Here is this week’s edition of meshedsociety.com weekly, loaded with thoughtful opinion pieces, interesting analyses and significant yet under-reported information bits from the digital and technology world. Published and annotated every Thursday (CET), just in time so you have something good to read over the weekend.
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Reading time indicator: 1 = up to 3 minutes, 2 = 3 to 10 minutes, 3 = more than 10 minutes
- Why Germany Still Has So Many Middle-Class Manufacturing Jobs (hbr.com, 2)
As a native German, I am quite amazed by how well my home country has fared in regards to manufacturing despite a radically changing global environment. Correspondingly, unemployment is the lowest in 25 years. Certainly the weak Euro has helped, but still – there are several reasons for the strength of the “Mittelstand”, as explained in this informative piece.
- The Future of European Transit: Driverless and Utilitarian (nytimes.com, 2)
While companies in the U.S. focus on self-driving cars for individuals, in Europe transit authorities and mobility providers invest in self-driving public transit, which is said to be a significantly easier challenge.
- There are bots. Look around. (ribbonfarm.com, 3)
Comparing high-frequency trading of stocks with the automated distribution dynamics of news through bots in the digital space – an intriguing analogy.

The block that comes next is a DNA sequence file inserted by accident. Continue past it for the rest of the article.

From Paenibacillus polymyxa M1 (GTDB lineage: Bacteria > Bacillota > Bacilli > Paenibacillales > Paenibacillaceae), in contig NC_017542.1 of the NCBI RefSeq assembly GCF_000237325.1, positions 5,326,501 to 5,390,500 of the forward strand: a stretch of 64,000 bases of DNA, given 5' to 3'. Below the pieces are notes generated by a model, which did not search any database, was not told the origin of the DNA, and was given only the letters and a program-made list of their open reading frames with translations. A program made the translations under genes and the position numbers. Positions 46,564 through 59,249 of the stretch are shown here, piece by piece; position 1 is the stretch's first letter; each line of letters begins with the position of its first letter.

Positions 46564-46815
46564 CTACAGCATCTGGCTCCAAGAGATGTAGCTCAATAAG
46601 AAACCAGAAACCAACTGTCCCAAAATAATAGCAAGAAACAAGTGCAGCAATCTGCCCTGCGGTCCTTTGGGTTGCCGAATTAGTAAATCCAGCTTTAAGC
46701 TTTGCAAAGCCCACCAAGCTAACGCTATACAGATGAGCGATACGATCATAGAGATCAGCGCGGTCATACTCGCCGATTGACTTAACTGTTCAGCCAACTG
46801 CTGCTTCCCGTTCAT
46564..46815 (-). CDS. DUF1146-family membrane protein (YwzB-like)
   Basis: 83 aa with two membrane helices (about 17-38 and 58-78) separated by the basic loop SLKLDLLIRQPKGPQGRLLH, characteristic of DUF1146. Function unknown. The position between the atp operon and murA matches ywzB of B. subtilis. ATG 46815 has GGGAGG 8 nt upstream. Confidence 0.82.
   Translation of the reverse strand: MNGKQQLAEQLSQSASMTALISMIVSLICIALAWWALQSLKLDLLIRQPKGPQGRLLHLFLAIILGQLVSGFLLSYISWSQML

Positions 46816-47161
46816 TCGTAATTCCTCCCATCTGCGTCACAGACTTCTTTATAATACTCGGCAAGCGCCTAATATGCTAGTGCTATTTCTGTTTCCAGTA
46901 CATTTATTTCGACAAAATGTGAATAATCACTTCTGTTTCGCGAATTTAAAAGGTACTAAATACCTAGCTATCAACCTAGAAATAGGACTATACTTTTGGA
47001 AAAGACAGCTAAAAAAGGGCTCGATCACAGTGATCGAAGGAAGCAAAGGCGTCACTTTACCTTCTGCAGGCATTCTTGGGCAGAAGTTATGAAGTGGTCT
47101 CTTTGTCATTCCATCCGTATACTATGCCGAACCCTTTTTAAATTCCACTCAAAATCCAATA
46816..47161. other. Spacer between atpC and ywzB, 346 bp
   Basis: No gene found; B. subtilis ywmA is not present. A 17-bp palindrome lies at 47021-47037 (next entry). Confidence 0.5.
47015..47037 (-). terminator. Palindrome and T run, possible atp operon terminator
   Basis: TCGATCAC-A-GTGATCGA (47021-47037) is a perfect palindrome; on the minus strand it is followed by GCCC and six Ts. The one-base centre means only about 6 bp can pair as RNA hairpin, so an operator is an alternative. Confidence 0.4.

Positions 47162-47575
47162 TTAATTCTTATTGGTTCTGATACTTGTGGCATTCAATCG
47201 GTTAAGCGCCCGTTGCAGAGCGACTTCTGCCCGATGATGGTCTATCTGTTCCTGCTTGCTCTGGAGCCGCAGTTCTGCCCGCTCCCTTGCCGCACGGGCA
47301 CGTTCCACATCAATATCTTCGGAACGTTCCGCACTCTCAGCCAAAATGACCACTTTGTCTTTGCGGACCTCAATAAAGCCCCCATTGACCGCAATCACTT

- The Illusion of Measuring What Customers Want (jtbd.info, 3)
Reading the title, one might suspect to be very familiar with everything written in this text. I did think so, but it turned out to be an educative read. I learned a few new things.
- The world’s biggest problems and why they’re not what first comes to mind (80000hours.org, 3)
A fascinating long read that definitely helps to realize which areas to focus on if one should decide to go on a mission to contribute to a better world.
- China censored Google’s AlphaGo match against world’s best Go player (theguardian.com, 1)
When machines beat humans at a skill humans thought they excelled at, that hurts the ego. So much that some might even choose censorship to protect people from this reality.
- The rise of the QR code and how it has forever changed China’s social habits (scmp.com, 2)
Something else remarkable that’s going on in China.
- Thoughts on Tokens (medium.com, 3)
Bubble or not, Blockchain-based tokens as fuel and facilitators for startups and software projects are making lots of people within tech quite excited right now.
- Blockchains are the new Linux, not the new internet (techcrunch.com, 2)
But it is still totally unclear whether the Blockchain is the new internet or the equivalent to a highly geeky operating system doomed to be neglected by the masses (but still with an important role in the grand scheme of things).
- A year of Google & Apple Maps (justinobeirne.com, 3)
Detailed comparison of how Google and Apple improve and adjust their maps product over the period of a year. Google clearly is much more active in that regard.
- This Is How VR and AR Kill Smartphones (virtualrealitypop.com, 2)